[The following excerpt is published courtesy of DLRC Press and its author, Rick Tomaska. This information was originally published in 2002 in The Complete Guide to Franklin Half Dollars]
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This author does not have a crystal ball into the future, but will predict this much: The Franklin half dollar series, in both proof and mint state, is destined to be one of the most popular areas of numismatic interest for collectors of United States coinage going in to the 21st century.
DO YOU WANT THE BEST?
It is a very important question to ask, for in numismatics, as in real estate, jewelry, or any other form of collectible, quality is a primary consideration in one’s buying decision. Doing one’s best, being the best, owning the best…..is a basic human desire. Certainly, without that instinct or drive, the human race would not have progressed as it has over the past 10,000 years. And so it is the desire of most every collector to own the highest quality issue available of whatever it is they are collecting. Unfortunately, in most fields of collector interest, the very finest specimens are priced beyond the pocketbook of the average collector. There is only so much water-front property available in real estate, and there are only so many series in numismatics that offer the collector the opportunity of owning the best. However, while the most desirable beach-front property in the U.S. is beyond the pocketbook of the average buyer, there are still opportunities in numismatics. Certainly one of the brightest stars in the numismatic galaxy is the Franklin half dollar series in both mint state and proof condition – especially cameo proof. This series represents one of the last frontiers in U.S. numismatics, as few others offer so much in terms of beauty, quality, scarcity and eye-appeal – for so little, as top quality mint state and cameo proof Franklin halves. It is one of the few series’ left that offers the collector a chance to own scarce U.S. coins that represent the absolute ultimate in quality – often for a very modest price.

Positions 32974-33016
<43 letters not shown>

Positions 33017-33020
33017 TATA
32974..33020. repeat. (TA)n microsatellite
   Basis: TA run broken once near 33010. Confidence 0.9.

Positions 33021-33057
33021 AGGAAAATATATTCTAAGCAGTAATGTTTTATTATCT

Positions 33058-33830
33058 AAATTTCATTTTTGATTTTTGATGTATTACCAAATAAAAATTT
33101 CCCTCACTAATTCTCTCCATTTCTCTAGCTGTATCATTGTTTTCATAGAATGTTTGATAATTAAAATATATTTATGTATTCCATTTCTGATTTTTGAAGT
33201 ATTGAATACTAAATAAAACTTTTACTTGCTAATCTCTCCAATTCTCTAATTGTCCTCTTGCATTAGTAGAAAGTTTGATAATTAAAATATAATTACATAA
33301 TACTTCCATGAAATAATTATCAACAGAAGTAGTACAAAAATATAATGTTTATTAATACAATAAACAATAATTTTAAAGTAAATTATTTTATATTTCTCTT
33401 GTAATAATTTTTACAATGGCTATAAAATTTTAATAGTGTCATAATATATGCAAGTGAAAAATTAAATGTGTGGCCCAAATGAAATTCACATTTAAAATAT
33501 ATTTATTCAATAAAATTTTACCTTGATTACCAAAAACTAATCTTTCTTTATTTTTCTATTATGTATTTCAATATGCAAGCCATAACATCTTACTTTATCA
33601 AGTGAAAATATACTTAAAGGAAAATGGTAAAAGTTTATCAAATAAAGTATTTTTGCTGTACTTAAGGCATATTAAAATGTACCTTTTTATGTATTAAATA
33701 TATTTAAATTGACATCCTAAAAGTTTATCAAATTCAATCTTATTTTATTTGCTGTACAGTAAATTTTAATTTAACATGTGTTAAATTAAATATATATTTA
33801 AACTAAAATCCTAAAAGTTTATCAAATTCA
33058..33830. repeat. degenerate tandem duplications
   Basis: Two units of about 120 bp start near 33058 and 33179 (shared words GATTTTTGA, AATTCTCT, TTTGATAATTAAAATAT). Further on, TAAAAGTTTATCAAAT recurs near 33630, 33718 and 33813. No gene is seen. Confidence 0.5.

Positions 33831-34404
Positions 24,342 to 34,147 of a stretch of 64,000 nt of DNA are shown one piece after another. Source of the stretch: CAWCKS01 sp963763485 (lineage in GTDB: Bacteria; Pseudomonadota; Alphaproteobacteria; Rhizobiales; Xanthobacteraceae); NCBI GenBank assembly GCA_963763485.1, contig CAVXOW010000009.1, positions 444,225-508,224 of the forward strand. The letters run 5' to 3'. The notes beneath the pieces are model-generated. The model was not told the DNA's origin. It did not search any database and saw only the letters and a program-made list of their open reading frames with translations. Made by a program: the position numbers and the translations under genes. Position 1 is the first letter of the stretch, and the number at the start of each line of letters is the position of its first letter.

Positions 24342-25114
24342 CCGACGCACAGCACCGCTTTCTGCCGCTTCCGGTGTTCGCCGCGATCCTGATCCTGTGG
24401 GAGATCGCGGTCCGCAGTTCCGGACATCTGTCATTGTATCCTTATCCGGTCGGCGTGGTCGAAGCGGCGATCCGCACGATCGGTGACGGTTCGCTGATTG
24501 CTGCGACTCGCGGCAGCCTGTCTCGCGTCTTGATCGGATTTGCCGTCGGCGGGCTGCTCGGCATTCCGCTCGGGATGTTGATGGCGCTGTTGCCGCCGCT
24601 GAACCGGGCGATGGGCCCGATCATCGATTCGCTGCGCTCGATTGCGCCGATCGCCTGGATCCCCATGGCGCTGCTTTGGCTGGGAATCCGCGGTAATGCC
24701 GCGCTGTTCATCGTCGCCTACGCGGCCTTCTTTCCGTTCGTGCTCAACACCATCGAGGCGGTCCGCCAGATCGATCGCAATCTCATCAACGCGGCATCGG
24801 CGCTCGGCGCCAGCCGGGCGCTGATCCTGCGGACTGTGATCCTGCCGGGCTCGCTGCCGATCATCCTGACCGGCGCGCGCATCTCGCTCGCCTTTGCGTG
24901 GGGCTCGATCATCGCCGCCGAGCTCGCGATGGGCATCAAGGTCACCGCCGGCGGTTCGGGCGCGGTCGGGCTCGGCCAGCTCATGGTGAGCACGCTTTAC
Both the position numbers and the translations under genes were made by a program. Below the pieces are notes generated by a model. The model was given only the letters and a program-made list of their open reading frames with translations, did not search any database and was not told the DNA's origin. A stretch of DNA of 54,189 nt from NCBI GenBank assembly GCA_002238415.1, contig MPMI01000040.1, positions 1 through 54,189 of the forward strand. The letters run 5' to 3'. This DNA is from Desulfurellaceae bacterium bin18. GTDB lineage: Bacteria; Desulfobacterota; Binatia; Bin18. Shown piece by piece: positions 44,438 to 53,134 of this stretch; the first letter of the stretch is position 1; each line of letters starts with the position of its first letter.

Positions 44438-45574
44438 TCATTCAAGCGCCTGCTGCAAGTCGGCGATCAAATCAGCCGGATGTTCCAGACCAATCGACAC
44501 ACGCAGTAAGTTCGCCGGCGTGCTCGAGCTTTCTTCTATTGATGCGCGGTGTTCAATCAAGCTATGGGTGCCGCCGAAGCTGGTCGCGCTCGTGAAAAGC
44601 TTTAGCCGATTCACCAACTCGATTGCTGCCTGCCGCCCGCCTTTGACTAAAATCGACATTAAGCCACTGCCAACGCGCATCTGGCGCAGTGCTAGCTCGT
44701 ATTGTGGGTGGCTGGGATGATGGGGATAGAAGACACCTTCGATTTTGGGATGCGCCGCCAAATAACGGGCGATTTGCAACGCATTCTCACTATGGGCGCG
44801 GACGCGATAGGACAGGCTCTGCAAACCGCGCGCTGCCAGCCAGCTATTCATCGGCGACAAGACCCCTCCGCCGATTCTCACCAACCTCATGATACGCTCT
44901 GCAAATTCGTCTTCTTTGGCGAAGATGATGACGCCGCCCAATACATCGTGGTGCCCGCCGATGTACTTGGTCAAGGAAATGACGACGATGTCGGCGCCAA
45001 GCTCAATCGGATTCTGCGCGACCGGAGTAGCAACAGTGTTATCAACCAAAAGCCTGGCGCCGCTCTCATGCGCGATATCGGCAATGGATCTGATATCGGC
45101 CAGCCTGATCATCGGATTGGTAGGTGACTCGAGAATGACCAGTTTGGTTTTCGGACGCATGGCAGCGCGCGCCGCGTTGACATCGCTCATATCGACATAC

For most collectors and dealers, there are four primary considerations that help determine a coin’s desirability, value, and potential for future price appreciation. Not necessarily in order of importance, they are: 1. Eye-appeal, 2. Quality, 3. Rarity and 4. Price. Quite simply, cameo proof and mint state Franklin halves currently offer more of these attributes per numismatic dollar than any other U.S. coin series today. Let’s take a brief look at these four areas.